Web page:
Tag: ‘Material’

Cyber-concrete lets walls speak

15 Dec 2006

YRP Ubiquitous Networking Laboratory -- Sumitomo Osaka Cement and YRP Ubiquitous Networking Laboratory have developed cyber-concrete, a smart form of concrete embedded with RFID tags that can store data. Researchers developed a durable coating for YRP's "ucode" tags, which have a larger storage capacity than ordinary IC tags, and they developed a special reader that, when held near the concrete, retrieves the stored data and converts it into spoken form.

Sumitomo is set to begin field testing the technology at its cement factories this month, with the aim of making it available to large construction companies in the spring of 2007.

While the potential applications of cyber-concrete are endless, the companies are initially promoting it as a new tool for managing structural safety data. Cyber-concrete can store information about itself, such as when, where and how it was manufactured and data about strength and quality, making for more efficient and reliable safety inspection systems. This traceability data can be used by construction companies, inspectors, or tenants concerned about building safety.

Public concern for structural safety has risen with a recent building safety inspection scandal involving the discovery of falsified quake-resistance data for a number of buildings in Tokyo and the surrounding areas. Perhaps cyber-concrete will bring a little peace of mind, allowing people to bypass the shady inspectors and ask buildings directly how safe they are -- which is great as long as buildings have no reason to be dishonest.

And should you find yourself trapped under three floors of cyber-concrete after the Big One, at least you'll have something to talk to while waiting for the rescue bots to arrive.

[Sources: Fuji Sankei, Nikkei Net]

Aimulet LA: award-winning eco design

05 Oct 2006

Aimulet LA --

The 2006 Good Design Award for Ecology Design goes to Aimulet LA, a batteryless, light-activated handheld audio communication device with an outer shell made from molded bamboo. The environmentally friendly communication terminal was designed by the Information Technology Research Institute at Japan’s National Institute of Advanced Industrial Science and Technology (AIST).

The name "Aimulet" is derived from the word "amulet" plus the letter "i," which denotes "intelligent," "interactive" and "infrared," as well as "ai" (which means "love" in Japanese and refers to Aichi prefecture, the location of the 2005 World Expo). The initials "LA" stand for none other than Laurie Anderson, whose Walk Project installation for the 2005 World Expo featured the Aimulet LA. Visitors to the installation used the device to receive audio messages as they wandered the site.

Aimulet LA is designed to be held up to your ear like a cellphone. When you stand over special LED emitters set into the ground, Aimulet LA receives the light signals via an array of spherical micro solar cells (called Sphelar by manufacturer Kyosemi) set into the bottom of the handset. Aimulet LA translates the signals into audio messages that are transmitted through a tiny speaker in the device. In Laurie Anderson's installation, visitors used Aimulet LA to listen to poems in four different languages as they strolled through a Japanese-style garden.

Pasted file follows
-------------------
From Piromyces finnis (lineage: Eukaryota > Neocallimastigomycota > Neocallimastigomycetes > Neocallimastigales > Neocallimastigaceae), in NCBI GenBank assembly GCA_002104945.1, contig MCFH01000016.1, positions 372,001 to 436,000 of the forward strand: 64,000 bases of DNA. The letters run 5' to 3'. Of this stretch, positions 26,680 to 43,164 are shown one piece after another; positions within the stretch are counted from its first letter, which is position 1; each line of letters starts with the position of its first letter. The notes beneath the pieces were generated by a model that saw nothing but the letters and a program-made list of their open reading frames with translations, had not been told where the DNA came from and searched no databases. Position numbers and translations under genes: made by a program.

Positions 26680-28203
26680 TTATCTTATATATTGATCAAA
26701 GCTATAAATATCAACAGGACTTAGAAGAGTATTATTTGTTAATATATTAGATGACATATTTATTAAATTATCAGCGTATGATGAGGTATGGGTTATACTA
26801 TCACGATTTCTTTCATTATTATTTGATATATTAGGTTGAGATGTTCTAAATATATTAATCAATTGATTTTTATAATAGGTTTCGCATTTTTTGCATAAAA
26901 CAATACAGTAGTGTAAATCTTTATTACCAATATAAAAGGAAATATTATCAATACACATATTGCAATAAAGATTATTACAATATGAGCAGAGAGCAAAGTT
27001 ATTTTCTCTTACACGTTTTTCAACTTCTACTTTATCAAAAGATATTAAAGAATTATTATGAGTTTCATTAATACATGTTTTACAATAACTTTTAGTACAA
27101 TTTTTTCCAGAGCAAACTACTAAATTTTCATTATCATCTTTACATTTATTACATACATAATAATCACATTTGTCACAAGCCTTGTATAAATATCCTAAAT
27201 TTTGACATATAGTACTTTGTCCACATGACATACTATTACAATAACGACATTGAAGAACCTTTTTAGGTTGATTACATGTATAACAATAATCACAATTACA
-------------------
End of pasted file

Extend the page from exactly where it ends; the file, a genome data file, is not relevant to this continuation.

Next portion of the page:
According to AIST, the technology at work in Aimulet LA can be put to use in public spaces such as outdoor exhibits and events, amusement facilities, train stations and parks, where it can be used in interactive media or entertainment. In addition, the low cost of the device means it could also double as an entrance ticket, annual pass or ID card.

The Good Design Award judges gave high marks to Aimulet LA's design concept for its ingenious blend of new technology and natural materials. The device also earned points for its lack of external power source, a factor that contributes to the creation of a battery-free environment. Being light-activated also makes it highly versatile, and its use of bamboo makes it easily recyclable and environmentally friendly.

This award marks the first time for AIST to receive a Good Design Award in Ecology Design. AIST previously received a Good Design Award for Paro, the cuddly seal robot recognized by the Guinness Book of World Records as the world's most therapeutic robot.

Check out the Good Design Award page for more amazing designs.

[Source: AIST press release, AIST paper (English, pdf format)]

Robot beauty goes skin-deep

19 Sep 2006

Honey Doll --

In a move that could provide a crucial boost to our robotic friends struggling up the near side of the Uncanny Valley, major cosmetics manufacturer Kao Corporation and a Keio University research team led by robotics professor Takashi Maeno have developed an artificial skin that feels just like human skin.

Skin, the largest organ of the human body, consists of a soft layer of tissue (dermis) covered by a tougher protective layer (epidermis). The artificial skin developed by Kao and Keio mimics the feel of human skin with a 1-cm thick "dermis" of elastic silicone covered by a 0.2-mm thick "epidermis" of firm urethane. Countless tiny hexagonal indentations etched into the urethane epidermis provide it with a very realistic texture.

In a series of unscientific tests, 10 out of 12 people who touched the skin thought it felt like human skin, while equipment designed to measure the mechanical properties of skin confirmed the artificial skin had characteristics resembling human skin.

The skin was unveiled earlier this month at the 24th Annual Conference of the Robotics Society of Japan (RSJ) at Okayama University. While Kao plans to use the artificial skin in the development of new cosmetics, Professor Maeno sees potential applications in the field of household robotics, where there are many opportunities for human-robot interaction.